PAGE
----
Josep Lluís Mateo is currently Professor of Architecture and Projects, ETH-Eidgenössische Technische Hochschule/ Swiss Federal Institute of Technology Zurich (2002-present). Academic Advisor, IE Master in Architectural Design, IE School of Architecture and Design (2012-present). Vice President of Arquiberia (International Association of Spanish Architects) (2011-present). Founder member of the Cercle de Cultura (Culture Circle) in Barcelona (2010). Visiting lecturer, Princeton, Columbia University, the Harvard Graduate School of Design, ABKStuttgart, UP8 Paris, OAF, Oslo and ITESMMexico.
Young Australian designers, Nic Gonsalves and Nic Martoo from leading architecture firm Conrad Gargett Riddel, have won an international award for their innovative emergency shelter design for victims of natural and man-made disasters. Showcased in Brisbane’s King George Square last year and having recently toured to Melbourne’s Federation Square last month, their design provides ease of fabrication without the use mechanical tools; a place to house both occupants and their belongings; and the ability to control the level of engagement with the outside world through a flexible skin of solid, translucent and transparent shingles. More images and the designers’ description after the break.
UPDATE: Israeli architect Rafi Segal appears to have abandoned his case to be reinstated as designer of the National Library of Israel. This decision comes after the client announced that it had signed a contract with Pritzker Prize-winning practice Herzog & de Meuron, who was initially chosen in April and triggered Segal’s demand to be reinstated. Now that the Swiss duo has officially signed onto the project, Segal has requested a withdrawal without prejudice. Before the hearing scheduled for September 12, 2013, Segal asked the court to withdraw the case. The court overruled his objections and granted HyperBina a compensation of fees and costs.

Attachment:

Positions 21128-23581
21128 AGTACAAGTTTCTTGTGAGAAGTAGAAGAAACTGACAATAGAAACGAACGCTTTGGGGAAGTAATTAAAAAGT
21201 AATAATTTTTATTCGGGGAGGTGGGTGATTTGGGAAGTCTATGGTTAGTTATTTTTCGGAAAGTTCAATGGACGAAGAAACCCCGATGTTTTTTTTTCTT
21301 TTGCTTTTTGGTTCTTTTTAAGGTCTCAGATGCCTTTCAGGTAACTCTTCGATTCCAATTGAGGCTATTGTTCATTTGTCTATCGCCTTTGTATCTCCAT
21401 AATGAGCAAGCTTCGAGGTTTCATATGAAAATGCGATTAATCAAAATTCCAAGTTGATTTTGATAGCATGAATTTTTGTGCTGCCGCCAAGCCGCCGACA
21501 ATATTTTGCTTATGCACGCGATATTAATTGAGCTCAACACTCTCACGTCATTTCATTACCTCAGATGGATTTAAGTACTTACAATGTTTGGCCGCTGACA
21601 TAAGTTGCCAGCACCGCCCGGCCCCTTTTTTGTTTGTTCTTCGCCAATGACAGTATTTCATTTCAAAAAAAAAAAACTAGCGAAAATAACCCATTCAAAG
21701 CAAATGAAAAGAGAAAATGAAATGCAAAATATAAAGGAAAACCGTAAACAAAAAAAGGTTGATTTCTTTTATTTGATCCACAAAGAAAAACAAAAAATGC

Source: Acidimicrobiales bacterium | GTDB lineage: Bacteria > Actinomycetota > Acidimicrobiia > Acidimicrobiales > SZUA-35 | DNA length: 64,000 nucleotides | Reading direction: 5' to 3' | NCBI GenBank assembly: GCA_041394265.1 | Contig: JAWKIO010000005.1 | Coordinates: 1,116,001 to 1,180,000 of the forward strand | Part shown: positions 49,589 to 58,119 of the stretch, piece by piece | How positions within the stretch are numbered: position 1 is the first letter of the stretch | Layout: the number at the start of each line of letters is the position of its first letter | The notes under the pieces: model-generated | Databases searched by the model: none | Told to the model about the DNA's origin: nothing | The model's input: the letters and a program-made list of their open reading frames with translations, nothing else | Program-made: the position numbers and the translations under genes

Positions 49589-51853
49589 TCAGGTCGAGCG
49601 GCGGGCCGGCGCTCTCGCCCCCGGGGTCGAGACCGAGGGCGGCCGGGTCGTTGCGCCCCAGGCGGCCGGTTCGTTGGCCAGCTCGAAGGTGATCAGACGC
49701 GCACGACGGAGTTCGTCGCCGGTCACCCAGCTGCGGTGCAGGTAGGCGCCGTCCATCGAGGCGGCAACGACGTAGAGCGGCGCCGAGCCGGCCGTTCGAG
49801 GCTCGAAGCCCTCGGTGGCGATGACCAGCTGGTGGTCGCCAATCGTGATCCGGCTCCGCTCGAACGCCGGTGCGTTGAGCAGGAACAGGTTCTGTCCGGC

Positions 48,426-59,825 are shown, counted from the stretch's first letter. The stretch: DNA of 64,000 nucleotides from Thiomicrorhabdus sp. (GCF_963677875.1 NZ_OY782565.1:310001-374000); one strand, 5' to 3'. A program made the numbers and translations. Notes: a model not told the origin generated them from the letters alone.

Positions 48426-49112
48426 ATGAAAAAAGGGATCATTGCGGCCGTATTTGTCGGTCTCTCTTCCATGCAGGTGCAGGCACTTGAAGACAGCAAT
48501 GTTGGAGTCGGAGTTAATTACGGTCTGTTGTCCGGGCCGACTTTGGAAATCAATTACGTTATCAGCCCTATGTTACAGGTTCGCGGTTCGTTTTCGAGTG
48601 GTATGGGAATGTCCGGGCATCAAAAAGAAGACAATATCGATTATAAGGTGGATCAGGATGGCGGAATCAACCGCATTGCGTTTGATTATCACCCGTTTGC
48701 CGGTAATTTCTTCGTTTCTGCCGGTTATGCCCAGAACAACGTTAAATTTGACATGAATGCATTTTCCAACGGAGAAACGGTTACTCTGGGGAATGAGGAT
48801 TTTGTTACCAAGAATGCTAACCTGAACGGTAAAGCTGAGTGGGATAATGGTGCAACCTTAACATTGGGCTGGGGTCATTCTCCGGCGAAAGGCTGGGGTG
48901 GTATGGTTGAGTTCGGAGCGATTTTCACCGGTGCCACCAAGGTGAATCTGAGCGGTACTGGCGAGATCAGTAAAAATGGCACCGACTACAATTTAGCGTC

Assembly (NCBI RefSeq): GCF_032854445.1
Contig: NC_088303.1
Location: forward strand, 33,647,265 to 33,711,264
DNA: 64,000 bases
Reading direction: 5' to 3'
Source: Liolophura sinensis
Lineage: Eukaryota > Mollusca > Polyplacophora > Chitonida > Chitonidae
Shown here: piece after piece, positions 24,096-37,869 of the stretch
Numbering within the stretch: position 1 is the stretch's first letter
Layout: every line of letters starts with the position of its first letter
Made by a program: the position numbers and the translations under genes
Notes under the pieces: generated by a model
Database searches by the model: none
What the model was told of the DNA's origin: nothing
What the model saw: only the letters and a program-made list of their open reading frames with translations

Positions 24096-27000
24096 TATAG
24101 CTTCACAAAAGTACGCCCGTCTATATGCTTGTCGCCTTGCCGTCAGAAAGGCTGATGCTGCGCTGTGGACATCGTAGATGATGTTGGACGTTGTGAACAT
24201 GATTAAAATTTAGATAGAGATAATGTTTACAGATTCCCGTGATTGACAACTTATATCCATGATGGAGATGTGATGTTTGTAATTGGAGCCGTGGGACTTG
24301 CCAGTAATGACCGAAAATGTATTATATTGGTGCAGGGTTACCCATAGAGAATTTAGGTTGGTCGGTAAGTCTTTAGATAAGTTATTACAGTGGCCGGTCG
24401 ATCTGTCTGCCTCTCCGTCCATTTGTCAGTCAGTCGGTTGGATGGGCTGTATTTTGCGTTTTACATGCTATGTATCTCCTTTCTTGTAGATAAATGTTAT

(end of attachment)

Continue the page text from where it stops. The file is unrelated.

Official statement from the National Library Construction Company:
‘Rafi Segal, whose competition entry was disqualified for failure to meet the terms of the competition and who was therefore removed from being the “preferred architect”, is now trying to compel his selection through the courts. Notwithstanding his failure to meet the conditions of the competition by way of establishing his full and exclusive rights in and to the plan he submitted, and having conducted himself in ways that have resulted in his loss of credibility in the eyes of the client.
‘In December 2012, The Jerusalem District Court denied his request for an ex parte temporary injunction barring the selection of another architect for the project. The evening before the date of the hearing on the request for an injunction, Segal withdrew his petition – following submission of the Company’s reply. Segal also filed a lawsuit asking the Court to declare him the “Winning Architect”. The court denied Segal’s requests to expedite the process and set a preliminary hearing for May 2013.
‘In April, following a three months process, an international selection panel chaired by Prof. Luis Fernandez-Galiano, selected the 2011 Pritzker Prize winners Herzog & de Meuron to design the new Library building.